idea of quilting conjures visions of old-fashioned bedspreads
with pastel printed fabric arranged in repetitious geometric
patterns. But quilting has come a long way in the last several
years. A diversity of styles, ranging from the traditional
to the painterly, are widely being practiced by quilters
around the country. Quilting is not restricted any longer
to the domestic sphere. And as it emerges as one of the hottest
new forms of fine art, the styles are changing.
Sandra Starley is one of Moab’s ardent advocates of quilting and
soft sculpture. She is the former, founding president of the Delicate
Stitchers Quilt Guild formed in December of 1997. The Delicate Stitchers,
affiliated with the Utah Quilt Guild, are committed to quilting and fellowship
in the Moab area.
The Delicate Stitchers hold several annual fundraisers for local charities
and those in need. In the spring, they will hold their second annual
quilt show, which will exhibit a wide range of quilts from the guild
members and the community.
When Starley became founding president of the Delicate Stitchers in 1998,
she did not even own a sewing machine. In fact, she had not sewn since
high school. But Starley, like other quilters, quickly fell in love with
the art of quilting.
Starley expressed that she is "addicted to quilting". Perhaps,
she was referring the social aspect of the guild and the workshops, where
avid quilters seriously play with new designs and techniques. But I believe
she was referring to the sensual aspect of quilting, the luscious array
of fabric textures, colors and patterns. She has an obvious passion for
using her hands and imagination to manifest brightly colored
designs, which combine traditional techniques with humor and whimsy.
example, in African Sun-Rising to the Challenge Starley subverts
the traditional "log cabin" pattern, which entails piecing
together four strips of material around an interior square and then repeating
this pattern outward. By cutting the successive piecings at odd angles
she creates irregular quadrilaterals, which she combines into the overall
For African Sun she was given a fat quarter, 18 by 22 inches,
of African fabric and challenged to make a quilt that harmoniously integrated
the fabric into a final design. The colors of African Sun are warm and
fall-like, combining oranges, golds and chocolate brown, with a cranberry
red and a splash of turquoise. The resulting quilt is visually harmonious
and balanced, while being wildly colorful and provocative.
African Sun challenged Starley’s sensibilities, in that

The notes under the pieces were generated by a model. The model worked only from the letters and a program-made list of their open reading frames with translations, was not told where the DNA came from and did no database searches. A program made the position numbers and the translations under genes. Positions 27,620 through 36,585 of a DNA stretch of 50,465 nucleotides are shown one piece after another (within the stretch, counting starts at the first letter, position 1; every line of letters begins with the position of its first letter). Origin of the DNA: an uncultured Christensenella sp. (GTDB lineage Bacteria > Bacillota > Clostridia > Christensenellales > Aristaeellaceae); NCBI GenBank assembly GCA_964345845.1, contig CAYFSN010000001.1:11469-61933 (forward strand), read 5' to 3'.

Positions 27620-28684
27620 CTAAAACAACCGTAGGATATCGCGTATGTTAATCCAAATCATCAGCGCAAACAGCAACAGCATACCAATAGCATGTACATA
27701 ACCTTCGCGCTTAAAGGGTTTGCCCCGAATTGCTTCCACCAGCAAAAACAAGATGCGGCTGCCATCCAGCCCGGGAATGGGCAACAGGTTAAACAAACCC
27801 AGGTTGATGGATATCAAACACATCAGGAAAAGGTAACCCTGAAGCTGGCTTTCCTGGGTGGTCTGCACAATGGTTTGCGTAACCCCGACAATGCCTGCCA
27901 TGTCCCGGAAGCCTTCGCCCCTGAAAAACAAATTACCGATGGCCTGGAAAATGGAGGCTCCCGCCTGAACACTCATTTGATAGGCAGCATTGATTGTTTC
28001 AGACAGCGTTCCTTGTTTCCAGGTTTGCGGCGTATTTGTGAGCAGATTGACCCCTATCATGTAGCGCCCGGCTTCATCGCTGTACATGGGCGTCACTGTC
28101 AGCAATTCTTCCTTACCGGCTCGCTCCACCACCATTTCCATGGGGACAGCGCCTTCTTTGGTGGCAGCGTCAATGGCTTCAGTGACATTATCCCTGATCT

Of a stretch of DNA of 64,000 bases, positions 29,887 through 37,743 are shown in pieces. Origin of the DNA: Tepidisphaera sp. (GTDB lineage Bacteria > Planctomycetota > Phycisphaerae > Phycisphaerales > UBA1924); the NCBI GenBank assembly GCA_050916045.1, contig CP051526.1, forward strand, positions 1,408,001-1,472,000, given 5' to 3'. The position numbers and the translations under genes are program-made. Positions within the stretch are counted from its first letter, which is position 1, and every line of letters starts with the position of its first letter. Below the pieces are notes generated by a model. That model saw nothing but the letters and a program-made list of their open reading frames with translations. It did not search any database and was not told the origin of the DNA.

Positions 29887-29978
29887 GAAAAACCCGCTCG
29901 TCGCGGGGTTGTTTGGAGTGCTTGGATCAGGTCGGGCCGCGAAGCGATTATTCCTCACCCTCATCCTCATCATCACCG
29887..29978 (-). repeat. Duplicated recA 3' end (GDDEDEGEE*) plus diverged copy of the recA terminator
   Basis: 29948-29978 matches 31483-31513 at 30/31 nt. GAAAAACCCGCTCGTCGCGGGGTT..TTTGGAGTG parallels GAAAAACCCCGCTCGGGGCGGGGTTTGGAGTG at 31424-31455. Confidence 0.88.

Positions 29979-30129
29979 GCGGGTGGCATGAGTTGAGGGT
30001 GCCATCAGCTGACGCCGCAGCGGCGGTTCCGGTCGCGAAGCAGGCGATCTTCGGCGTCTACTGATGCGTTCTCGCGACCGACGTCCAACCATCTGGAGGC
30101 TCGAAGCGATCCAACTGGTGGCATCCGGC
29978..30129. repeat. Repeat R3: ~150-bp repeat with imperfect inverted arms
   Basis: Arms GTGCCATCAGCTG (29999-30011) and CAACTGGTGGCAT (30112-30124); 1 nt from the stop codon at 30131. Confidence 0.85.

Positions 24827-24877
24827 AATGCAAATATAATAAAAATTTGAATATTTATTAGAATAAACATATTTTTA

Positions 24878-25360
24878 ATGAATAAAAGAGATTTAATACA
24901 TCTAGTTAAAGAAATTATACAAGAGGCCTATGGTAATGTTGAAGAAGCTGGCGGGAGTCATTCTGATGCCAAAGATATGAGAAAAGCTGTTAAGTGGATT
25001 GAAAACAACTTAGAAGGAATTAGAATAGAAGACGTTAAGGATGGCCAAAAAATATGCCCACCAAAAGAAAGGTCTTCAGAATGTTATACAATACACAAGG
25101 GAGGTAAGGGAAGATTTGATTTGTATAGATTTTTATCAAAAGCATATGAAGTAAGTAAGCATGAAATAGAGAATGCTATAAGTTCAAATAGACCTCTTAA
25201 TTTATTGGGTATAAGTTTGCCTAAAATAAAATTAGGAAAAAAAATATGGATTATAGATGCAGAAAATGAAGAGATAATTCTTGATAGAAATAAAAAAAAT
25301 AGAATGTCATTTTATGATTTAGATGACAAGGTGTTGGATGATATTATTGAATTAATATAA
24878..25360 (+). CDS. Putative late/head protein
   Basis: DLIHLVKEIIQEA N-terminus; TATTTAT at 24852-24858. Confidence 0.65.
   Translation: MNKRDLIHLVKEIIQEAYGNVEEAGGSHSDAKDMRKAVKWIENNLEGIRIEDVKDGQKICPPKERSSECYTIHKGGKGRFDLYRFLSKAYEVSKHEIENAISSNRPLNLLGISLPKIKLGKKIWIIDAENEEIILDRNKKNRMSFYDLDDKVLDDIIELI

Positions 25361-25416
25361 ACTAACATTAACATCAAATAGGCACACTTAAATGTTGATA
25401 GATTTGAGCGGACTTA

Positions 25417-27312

she had to force herself to break away from her attraction to uniformity
and her keen sense of perfection in order to cut the fabric at odd angles.
The final "log cabin" blocks ultimately had to fit together
into the right sizes to give the full quilt its rectangular shape. The
art of quilting requires precise mathematics to ensure that the patchwork
is uniform and that the sewn pieces turn out to be the exact sizes for
the resulting whole.
was under the misconception that quilting was the process of piecing
fabric together in shapes or patterns called "patchwork", but
the word "quilting" actually refers to the process of sewing
two layers of fabric together around a center of padding in a decorative
design. It is the quilting that creates decisive unity to the finished
patchwork quilt. And it is also the subtle texture of the quilting, which
makes the product exquisitely touchable and appealing. In Starley’s Home
of the Brave quilt, there are hand-sewn stars inside the "flying
geese," the triangles going around the border like pointing arrows.
These intriguing little stars reiterate the theme of the quilt, while
enhancing its design and composition.
A quilter is by necessity a detail oriented person, with a bent towards
perfectionism. But that attention to detail necessitates lack of imagination
and passion, is simply untrue for Starley. Her quilts exhibit boldness
of design and color, playful challenge to tradition, and true zest for
experimenting with techniques and materials. Although quilting may seem
to be a fairly new craft for Starley, her passion for the medium has
turned into a sincere and enduring creative endeavor.
has just helped form a new guild in Moab called Creative Force. In the
monthly meetings, Creative Force will focus on learning new techniques
in a range of media. To learn more about Creative Force contact Susan
at 259-0688. The guild is open to artists of all media.